President Donald Trump is boasting about the size of the crowd attending his rally in El Paso, Texas, versus that for former Democratic Rep. Beto O’Rourke. (Feb. 11)
WASHINGTON – President Donald Trump held his first rally of the year Monday, using the backdrop of El Paso, Texas, to make a case for his controversial border wall and stepped up immigration enforcement.
Part 2020 messaging, part an effort to influence ongoing negotiations over government funding, Trump blasted Democrats and touted his own successes over the past two years. Prepare to hear these same themes a lot of over the next two.
Here are five key takeaways from Trump’s rally in El Paso.
Border security deal
Trump mostly avoided the night’s breaking news – that budget negotiators in Congress had reached a deal “in principle” to keep the government open past Friday, when current funding will expire.
“They said progress is being made,” Trump said, referring to aides who briefed him before he began speaking in El Paso, where signs hanging from the rafters read: “Finish the wall.”
“I don’t want to hear about it,” Trump said he told his aides, adding that he chose to address the crowd rather than learn about details of the deal.
“We probably have some good news,” he said. “But who knows.”
Trump gave no indication of whether he’d be willing to sign such a deal.
Trump’s rally remarks in El Paso, Texas, were frequently notable for what the president didn’t say. After weeks of threatening to declare a national emergency as a way of freeing up federal funding for his border wall, Trump never used the words “national emergency” in a room full of supporters.
“Just so you know, we’re building the wall anyway,” Trump said.
The absence of a threat to go around Congress to find money for a wall unilaterally may have been an oversight, but it also just as easily may have been by design. White House aides have increasingly floated the idea in recent days of finding money for the wall in the existing federal budget without declaring a national emergency, which has faced resistance from some Senate Republicans.
Trump is unlikely to find as much money through that route, and the approach will almost certainly draw legal challenges whether he declares an emergency or not.
It’s 2018 all over again
Trump’s appearance in El Paso marked his first rally this year – technically his first campaign appearance of the 2020 presidential election cycle. But the vast majority of Trump’s remarks were a rehash of the themes – and even the phrases – he embraced during the midterm election.
The president’s focus on the MS-13 gang, his claim that Democrats are “for open borders,” his touting of the economy and low unemployment – all of those were central to his 2018 stump speech. So, too, were his praise for legislation allowing terminally-ill patients access to experimental drugs and the major opioids package Congress approved last year.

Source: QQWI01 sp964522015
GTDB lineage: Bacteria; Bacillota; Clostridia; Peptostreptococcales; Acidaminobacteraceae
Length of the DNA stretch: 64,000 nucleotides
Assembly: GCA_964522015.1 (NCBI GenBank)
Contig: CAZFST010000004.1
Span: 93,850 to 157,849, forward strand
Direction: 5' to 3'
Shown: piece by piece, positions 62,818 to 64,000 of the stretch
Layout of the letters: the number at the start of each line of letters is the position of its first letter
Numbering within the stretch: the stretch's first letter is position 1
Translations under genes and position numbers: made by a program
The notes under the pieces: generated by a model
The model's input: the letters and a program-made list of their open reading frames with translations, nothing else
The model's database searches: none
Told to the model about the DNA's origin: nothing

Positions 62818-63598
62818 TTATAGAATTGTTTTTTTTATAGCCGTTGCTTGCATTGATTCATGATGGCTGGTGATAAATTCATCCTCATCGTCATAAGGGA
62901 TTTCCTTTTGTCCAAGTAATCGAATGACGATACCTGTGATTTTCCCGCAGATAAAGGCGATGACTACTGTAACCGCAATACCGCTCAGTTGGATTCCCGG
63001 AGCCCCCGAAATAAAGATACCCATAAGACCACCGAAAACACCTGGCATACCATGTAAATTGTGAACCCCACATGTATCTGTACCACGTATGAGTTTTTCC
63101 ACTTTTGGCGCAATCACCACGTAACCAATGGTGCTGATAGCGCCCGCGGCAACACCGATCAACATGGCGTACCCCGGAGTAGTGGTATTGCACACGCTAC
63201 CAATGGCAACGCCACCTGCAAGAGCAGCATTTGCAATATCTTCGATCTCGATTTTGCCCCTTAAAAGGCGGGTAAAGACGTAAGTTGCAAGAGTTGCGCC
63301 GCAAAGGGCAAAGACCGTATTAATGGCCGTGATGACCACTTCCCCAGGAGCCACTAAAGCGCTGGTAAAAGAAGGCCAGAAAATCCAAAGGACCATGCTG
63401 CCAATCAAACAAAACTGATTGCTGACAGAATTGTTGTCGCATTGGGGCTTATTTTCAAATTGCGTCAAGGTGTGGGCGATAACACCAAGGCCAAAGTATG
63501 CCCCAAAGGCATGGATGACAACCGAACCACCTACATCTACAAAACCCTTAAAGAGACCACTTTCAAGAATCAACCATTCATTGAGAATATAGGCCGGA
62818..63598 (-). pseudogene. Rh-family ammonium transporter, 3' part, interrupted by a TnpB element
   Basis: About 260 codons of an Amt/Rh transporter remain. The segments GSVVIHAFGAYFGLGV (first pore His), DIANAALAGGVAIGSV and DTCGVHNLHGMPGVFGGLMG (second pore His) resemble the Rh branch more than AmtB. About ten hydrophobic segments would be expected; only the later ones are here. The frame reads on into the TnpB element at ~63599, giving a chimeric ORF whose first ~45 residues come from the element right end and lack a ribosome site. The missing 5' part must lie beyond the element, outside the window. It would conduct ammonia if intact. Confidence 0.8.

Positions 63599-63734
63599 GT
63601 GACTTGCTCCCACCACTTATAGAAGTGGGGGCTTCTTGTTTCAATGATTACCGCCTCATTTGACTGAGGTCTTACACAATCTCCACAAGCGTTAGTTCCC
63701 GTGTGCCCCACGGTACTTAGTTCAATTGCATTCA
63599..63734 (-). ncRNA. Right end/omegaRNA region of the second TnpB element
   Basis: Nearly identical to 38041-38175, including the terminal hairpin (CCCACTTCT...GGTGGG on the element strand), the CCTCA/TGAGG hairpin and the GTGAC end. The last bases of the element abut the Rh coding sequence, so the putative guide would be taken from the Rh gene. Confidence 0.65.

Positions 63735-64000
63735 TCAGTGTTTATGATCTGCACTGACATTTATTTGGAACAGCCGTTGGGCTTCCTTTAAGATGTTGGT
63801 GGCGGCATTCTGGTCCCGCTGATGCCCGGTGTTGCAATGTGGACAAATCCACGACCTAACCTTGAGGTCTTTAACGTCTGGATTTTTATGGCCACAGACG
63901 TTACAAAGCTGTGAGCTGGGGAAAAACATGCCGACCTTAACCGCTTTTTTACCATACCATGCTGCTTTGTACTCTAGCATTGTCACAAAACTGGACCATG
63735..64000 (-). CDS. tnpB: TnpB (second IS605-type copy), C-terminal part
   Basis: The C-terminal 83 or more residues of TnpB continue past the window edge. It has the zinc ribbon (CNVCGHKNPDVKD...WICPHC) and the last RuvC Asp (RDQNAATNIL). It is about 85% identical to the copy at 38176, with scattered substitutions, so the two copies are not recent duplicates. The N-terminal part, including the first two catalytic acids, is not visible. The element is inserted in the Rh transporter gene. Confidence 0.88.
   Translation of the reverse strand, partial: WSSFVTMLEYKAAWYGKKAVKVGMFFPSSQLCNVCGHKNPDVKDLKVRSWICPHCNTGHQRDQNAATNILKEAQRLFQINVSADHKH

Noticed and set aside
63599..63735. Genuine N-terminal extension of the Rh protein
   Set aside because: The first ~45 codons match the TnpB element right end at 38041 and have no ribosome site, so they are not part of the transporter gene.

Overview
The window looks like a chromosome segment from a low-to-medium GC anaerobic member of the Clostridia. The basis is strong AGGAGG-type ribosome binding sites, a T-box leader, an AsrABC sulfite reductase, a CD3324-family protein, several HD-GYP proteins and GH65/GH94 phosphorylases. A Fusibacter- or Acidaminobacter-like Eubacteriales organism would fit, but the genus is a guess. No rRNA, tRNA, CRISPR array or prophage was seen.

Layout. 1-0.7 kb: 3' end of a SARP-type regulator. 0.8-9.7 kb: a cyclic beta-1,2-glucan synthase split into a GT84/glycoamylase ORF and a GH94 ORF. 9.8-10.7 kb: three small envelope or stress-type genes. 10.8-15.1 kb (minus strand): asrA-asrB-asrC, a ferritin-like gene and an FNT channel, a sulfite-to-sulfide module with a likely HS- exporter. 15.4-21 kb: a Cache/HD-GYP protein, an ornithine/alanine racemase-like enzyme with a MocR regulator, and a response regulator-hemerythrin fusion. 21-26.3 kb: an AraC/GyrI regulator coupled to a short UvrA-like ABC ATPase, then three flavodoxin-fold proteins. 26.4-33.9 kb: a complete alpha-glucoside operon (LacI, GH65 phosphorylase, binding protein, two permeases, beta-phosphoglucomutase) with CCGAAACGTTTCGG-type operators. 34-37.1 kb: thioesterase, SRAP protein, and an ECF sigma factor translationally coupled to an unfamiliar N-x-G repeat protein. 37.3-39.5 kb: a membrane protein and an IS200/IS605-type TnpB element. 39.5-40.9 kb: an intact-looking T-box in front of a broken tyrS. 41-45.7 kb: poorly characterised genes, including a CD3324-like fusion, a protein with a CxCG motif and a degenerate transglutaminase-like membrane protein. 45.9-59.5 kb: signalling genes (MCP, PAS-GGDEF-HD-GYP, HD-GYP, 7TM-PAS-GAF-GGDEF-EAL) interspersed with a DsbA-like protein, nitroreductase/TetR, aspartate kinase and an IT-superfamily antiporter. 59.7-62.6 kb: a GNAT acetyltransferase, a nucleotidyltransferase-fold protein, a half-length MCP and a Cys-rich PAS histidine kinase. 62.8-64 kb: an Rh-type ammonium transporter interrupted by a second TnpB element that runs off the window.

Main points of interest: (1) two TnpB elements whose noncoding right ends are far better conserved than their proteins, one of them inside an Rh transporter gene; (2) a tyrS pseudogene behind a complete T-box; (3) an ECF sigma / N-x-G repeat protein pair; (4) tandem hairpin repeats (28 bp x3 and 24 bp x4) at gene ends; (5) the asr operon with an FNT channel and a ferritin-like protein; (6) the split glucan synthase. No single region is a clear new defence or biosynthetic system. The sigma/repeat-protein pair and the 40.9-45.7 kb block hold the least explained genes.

Through the midterms, Trump often mentioned the 2020 election and criticized individual Democrats lining up to challenge him. The president mentioned only one potential rival on Monday, Texas Rep. Beto O’Rourke, who was holding a competing rally in El Paso.
But 2020 is around the corner
Though much of Trump’s rally remarks could have been ripped from the midterms, he did continue to sound some themes that are almost certain to be defining messages for the next election. Among those: Abortion and socialism. The president hit on both of those words in his State of the Union address last week, and White House aides were pleased at the response those lines received from conservatives.
“They’re becoming the party of socialism, late-term abortions, open borders and crime,” Trump claimed.
Democrats have, in fact, supported additional federal funding for border security, but they oppose the border wall Trump proposed during his 2016 campaign. Trump’s focus on “socialism” is based on more liberal Democratic presidential candidates who have called for a Medicare-for-all health care system or environmental proposals intended to lower carbon emissions.
Trump specifically criticized the “Green New Deal,” saying that it sounds “like a high school term paper that got a low mark.”
A presidential pooch?
In one of the more lighthearted moments of his remarks, Trump wondered what it would be like if there was a presidential pooch beside him at the White House.
“A lot of people say, ‘Oh, you should get a dog,'” He said. “Why? ‘It’s good politically.’ I said that’s not the relationship I have with my people.”
Trump said he wouldn’t mind getting a dog, like many other presidents before him, but he doesn’t have the time.
“How would I look walking a dog on the White House lawn?” he asked, as the crowd erupted into laughter.
“I don’t know,” he concluded. “It feels a little phony to me.”
Trump is the first president in more than 120 years who doesn’t have a canine pal by his side at the White House, according to the Presidential Pet Museum website. The last dog-less commander-in-chief was William McKinley, who had a parrot, kittens and roosters – but no presidential pooch.
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